Imaggeo on Mondays: How chloritoid tells a story of colliding continents

Chloritoid is a metamorphic mineral commonly found inside phyllite rocks – which is shale (a type of mudstone containing clays, silts and muds) that has been metamorphosed several times. Confusingly, chloritoid does not actually contain the element chlorine but instead is an iron magnesium manganese alumino-silicate hydroxide. This particular specimen is from Lyon, France:


“Chloritoid discoman” by Emmanuelle Boutonnet. Chloritoid is a platy black mineral, which you can see under a microscope here.

In larger sized specimens chloritoid is shiny, black and platy, like this:

Chloritoid in crystalline form visible to the naked eye. (Credit: Rob Lavinsky/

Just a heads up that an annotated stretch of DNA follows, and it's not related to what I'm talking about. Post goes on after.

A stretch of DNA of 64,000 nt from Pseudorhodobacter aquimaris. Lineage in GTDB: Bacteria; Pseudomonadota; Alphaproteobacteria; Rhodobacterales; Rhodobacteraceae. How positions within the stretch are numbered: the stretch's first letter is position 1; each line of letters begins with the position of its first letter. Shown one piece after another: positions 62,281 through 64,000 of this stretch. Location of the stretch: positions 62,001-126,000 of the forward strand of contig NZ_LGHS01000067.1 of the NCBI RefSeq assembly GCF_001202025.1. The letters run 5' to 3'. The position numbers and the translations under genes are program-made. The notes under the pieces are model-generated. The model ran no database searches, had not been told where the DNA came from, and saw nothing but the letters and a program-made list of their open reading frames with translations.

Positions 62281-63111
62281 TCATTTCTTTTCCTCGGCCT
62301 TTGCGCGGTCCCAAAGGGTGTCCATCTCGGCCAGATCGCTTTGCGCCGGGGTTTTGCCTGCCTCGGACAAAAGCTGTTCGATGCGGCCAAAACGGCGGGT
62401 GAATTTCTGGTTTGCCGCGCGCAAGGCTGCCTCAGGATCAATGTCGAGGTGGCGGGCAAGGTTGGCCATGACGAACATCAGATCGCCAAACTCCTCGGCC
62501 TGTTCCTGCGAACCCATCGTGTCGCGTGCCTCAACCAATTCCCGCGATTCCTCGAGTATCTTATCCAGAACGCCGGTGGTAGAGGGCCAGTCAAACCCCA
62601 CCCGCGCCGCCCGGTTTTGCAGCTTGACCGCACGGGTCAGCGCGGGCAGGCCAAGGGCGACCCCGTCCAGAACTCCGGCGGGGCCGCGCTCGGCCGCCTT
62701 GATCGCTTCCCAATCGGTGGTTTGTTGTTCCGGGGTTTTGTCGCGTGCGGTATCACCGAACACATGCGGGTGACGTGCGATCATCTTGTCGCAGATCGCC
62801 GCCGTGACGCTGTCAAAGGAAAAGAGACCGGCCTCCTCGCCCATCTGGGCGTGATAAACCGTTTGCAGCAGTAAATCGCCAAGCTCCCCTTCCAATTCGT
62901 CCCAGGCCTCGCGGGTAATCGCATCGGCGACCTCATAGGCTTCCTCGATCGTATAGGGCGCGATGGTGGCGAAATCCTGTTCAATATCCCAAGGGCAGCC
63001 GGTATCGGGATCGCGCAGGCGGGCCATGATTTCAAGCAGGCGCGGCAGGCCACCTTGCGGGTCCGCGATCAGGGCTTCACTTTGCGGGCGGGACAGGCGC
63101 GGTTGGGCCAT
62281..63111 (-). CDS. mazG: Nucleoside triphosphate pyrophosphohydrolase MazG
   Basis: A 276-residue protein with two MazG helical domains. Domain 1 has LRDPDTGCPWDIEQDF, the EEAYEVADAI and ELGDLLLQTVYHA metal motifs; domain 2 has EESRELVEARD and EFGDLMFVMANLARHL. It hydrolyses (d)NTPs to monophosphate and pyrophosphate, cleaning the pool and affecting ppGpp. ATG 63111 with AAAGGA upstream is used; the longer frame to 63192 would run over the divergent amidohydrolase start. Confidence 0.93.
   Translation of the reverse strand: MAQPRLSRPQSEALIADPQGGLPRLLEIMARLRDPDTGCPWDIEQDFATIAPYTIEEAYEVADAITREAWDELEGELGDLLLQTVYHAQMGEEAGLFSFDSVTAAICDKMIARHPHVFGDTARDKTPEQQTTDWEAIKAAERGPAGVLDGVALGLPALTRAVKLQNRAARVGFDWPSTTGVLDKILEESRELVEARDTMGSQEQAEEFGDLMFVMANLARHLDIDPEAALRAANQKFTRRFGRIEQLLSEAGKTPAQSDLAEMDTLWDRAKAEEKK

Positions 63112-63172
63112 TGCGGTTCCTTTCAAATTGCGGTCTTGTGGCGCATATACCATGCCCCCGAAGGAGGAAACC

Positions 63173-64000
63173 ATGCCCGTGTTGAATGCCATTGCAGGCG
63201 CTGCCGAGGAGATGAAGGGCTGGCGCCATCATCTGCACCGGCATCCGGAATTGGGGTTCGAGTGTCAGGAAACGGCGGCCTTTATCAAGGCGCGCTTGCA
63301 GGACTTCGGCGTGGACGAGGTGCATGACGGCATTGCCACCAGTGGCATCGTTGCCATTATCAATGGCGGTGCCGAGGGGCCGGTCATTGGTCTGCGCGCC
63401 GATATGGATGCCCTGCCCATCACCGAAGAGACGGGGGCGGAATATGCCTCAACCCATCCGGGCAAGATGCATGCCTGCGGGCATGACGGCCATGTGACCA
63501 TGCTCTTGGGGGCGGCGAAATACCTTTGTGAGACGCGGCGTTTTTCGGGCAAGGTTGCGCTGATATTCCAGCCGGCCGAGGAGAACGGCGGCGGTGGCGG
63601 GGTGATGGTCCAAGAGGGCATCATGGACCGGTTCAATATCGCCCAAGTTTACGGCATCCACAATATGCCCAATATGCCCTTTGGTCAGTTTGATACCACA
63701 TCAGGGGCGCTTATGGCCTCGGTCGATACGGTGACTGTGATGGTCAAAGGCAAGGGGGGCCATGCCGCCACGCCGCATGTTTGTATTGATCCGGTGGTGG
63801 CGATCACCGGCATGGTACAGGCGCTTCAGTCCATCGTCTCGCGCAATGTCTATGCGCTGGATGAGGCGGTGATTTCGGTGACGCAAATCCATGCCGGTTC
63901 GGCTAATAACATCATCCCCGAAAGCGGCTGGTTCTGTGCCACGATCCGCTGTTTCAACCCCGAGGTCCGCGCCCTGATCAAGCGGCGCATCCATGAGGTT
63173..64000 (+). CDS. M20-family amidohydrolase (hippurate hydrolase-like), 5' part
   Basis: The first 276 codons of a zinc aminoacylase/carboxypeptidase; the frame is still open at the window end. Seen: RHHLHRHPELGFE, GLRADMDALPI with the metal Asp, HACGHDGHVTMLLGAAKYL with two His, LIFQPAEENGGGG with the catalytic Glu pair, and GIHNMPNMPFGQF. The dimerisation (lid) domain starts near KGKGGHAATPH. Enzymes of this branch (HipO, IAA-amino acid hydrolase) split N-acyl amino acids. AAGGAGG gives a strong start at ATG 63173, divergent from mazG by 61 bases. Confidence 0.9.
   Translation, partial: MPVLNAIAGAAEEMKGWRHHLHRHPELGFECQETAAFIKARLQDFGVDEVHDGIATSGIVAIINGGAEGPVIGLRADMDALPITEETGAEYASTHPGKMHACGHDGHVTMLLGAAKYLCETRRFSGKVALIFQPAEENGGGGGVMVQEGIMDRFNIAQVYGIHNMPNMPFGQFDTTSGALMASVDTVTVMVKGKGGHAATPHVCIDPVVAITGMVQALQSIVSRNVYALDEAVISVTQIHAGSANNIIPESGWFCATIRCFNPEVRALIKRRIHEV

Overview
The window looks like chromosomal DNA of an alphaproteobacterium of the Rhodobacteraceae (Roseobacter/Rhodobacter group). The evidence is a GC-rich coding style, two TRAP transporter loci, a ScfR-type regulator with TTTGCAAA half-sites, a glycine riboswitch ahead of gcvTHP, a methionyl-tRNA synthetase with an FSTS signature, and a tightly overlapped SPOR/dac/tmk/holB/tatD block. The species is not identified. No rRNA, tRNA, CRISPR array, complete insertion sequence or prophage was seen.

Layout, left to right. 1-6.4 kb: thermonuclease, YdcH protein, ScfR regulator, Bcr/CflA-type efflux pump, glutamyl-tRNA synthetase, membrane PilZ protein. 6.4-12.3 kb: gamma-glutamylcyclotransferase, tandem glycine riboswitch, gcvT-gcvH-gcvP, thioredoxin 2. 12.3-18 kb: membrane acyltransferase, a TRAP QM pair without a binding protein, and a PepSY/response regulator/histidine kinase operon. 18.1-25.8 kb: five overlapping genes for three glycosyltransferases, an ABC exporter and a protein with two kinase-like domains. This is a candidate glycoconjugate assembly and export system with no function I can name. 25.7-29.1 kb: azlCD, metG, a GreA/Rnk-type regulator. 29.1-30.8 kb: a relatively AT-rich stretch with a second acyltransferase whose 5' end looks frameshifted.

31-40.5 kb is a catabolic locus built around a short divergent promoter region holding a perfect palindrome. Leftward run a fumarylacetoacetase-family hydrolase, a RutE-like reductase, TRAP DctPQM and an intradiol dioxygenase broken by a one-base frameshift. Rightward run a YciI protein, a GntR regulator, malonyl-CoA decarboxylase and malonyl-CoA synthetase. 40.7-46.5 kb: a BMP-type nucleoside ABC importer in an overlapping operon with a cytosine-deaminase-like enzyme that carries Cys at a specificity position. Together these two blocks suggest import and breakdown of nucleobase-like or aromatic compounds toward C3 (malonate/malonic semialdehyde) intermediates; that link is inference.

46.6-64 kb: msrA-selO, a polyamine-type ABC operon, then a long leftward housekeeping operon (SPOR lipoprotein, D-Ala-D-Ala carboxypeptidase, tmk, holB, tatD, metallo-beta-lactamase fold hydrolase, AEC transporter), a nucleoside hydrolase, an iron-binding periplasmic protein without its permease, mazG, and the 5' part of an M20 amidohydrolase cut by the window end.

Chloritoid in crystalline form visible to the naked eye. (Credit: Rob Lavinsky/

Lyon has a long and complex geological history, most importantly the Variscan Orogeny. The Variscan (also known as the Hercynian, just to be complicated) was an intense period of mountain building in the region brought on by the collision of two continents – Euramerica and Gondwana – to produce the well-known supercontinent of Pangea around 298 million years ago at the end of the period we call the Carboniferous.

The presence of chloritoid in the city of Lyon – the gateway to the Alps – is a sign of the intense changes experienced by the Earth several hundred million years ago.

By Jane Robb, EGU Educational Fellow

Imaggeo is the EGU’s open access geosciences image repository. A new and improved Imaggeo site will be launching soon, so you will be able to peruse an even better database of visually stunning geoscience images. Photos uploaded to Imaggeo can be used by scientists, the press and the public provided the original author is credited. Photographers also retain full rights of use, as Imaggeo images are licensed and distributed by the EGU under a Creative Commons licence. You can submit your photos here.

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